By Roxanna Guilford-Blake –
Resilience. It’s hard to miss hearing or reading about it and, if you didn’t know better, you might think it’s just the latest self-help fad. But it’s not. Researchers have studied it for years, and the science is clear: High resilience is significantly associated with successful aging, lower depression and longevity. Overall, resilient individuals have better physical and mental health – and better a functioning immune system. They’re also happier.
Sounds pretty solid, right? Has this helped quiet your inner sceptic? Good. Because resilience isn’t trendy; it’s essential.
Now, you may be wondering what resilience really means. It’s simple: It’s the ability to bounce back, to adapt to whatever life dishes out. Mental flexibility (resilience), like physical flexibility, can be cultivated through exercise.
Here are four of the many ways you can build your mental resilience.
Get enough sleep. That sounds like an easy exercise–until you actually try to fit eight hours of sound sleep into your already-overfull 24 hours! But the research shows that getting enough rest –especially actual sleep – builds resilience. Sleep helps you recover and rejuvenate. (That’s the same reason completely disconnecting from your electronic devices during your vacation also builds resilience.) And really, if you think about it, it just makes sense. When you are sleep deprived, you become the opposite of resilient: You become more brittle and fragile.
Fail and move on. Yes, failure can help you cultivate mental resilience. We discussed this in an recent blog post, and it bears repeating. And just as failure can make you more resilient, being resilient helps you cope with failure. But there’s a catch: You have to learn from your failure for it to be of value. But it can often be the very nudge you need to move in a different direction, to spread your wings. We’ve all heard of someone who lost a job but, after a little re-focusing, found an even better one. (We talked about this in an earlier blog post, too.) Or maybe you know an athlete who began to find her groove only after losing the big game.
Don’t catastrophize. It’s second nature for some of us, but try not to assume the worst. When something bad happens, avoid blowing the event out of proportion. It may be heartbreakingly awful; you don’t need to make it any worse. One way catastrophizing makes us less resilient is that it narrows our thinking, reducing the range of options we see. So as you built the worst case scenario, you pay less and less attention to the potentially positive courses of action. Things begin to feel even more stressful, and it simply snowballs.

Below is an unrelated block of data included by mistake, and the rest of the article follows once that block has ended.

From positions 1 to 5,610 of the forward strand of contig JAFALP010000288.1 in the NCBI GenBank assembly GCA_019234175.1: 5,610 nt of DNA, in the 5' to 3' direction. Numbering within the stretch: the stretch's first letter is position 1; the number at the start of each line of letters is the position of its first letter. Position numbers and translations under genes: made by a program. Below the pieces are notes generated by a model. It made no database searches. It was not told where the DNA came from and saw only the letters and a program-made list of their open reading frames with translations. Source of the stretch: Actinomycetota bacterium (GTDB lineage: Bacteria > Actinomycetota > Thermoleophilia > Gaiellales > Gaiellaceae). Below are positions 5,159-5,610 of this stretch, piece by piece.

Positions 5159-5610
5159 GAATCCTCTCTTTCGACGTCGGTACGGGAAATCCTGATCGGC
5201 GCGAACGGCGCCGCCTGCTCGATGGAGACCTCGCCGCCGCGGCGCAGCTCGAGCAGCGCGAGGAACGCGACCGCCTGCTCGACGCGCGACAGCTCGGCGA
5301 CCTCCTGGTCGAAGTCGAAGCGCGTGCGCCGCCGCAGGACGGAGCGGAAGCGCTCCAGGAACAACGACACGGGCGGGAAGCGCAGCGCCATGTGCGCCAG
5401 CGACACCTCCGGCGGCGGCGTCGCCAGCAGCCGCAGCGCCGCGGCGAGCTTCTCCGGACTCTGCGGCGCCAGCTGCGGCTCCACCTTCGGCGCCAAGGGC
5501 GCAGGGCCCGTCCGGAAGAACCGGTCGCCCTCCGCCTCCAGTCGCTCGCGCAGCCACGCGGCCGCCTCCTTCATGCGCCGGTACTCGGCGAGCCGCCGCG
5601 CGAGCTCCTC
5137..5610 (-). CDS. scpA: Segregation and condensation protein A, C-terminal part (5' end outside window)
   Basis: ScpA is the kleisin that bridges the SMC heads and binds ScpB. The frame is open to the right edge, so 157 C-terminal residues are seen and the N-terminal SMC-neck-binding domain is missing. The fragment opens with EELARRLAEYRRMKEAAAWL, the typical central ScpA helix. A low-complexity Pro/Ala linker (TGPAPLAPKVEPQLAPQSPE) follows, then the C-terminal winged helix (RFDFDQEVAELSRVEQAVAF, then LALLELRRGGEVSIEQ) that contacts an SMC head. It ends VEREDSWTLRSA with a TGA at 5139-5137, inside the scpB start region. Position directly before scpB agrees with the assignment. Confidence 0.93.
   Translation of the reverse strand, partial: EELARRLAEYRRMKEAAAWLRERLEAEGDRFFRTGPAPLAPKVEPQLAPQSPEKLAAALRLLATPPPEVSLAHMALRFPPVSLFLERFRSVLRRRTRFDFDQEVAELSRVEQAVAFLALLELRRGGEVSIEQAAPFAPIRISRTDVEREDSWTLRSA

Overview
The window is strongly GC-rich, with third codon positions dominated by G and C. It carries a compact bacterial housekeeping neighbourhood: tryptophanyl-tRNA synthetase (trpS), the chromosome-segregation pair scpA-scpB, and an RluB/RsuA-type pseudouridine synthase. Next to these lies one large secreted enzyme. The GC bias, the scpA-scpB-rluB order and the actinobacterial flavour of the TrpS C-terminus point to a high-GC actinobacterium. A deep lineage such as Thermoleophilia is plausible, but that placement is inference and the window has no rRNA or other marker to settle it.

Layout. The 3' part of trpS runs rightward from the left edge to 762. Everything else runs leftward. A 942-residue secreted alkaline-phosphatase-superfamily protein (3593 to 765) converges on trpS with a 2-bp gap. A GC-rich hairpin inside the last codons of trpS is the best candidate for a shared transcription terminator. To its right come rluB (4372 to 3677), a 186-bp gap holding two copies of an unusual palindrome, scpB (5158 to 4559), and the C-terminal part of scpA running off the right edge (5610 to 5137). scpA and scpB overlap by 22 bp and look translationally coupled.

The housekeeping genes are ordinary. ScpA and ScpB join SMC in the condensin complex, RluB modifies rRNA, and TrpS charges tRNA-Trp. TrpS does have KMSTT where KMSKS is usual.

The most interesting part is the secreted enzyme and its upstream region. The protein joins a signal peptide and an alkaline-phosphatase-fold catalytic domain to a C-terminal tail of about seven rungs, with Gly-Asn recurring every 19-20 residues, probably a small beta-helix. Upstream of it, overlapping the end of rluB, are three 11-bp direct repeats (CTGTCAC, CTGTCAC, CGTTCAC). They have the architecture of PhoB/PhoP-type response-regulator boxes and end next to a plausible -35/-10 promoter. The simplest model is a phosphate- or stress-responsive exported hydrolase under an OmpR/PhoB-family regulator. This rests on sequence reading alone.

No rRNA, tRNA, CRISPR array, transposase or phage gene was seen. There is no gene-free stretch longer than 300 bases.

And honestly? You may not be able to make it better, either. But although you can’t control the event, you can control your response. For many people, keeping a sense of humor plays a crucial role in remaining resilient. This doesn’t mean the situation itself is comical, but humor can keep you from being sucked into the sheer awfulness of an event. And this takes us to our final bit of advice.
Practice optimism. This one may be the hardest exercise for the cynics and Eeyores among us, but it’s probably has the most evidence behind it. Not only that, but optimism and resilience feed each other. (See a pattern here?) Optimistic people build resilience, and resilient people become more more optimistic.
We’re not suggesting you to be a natural-born optimist. You may be a natural-born pessimist, but you can practice being optimistic. In fact, you can be an optimist without feeling optimistic. Brazilian author Paulo Coelho said, “You must be the person you have never had the courage to be. Gradually, you will discover that you are that person, but until you can see this clearly, you must pretend and invent.” Or, if you prefer: Fake it until you make it. It’s never too late to start.
For more helpful tips and advice why not check out Paula’s Book Your Life Your Way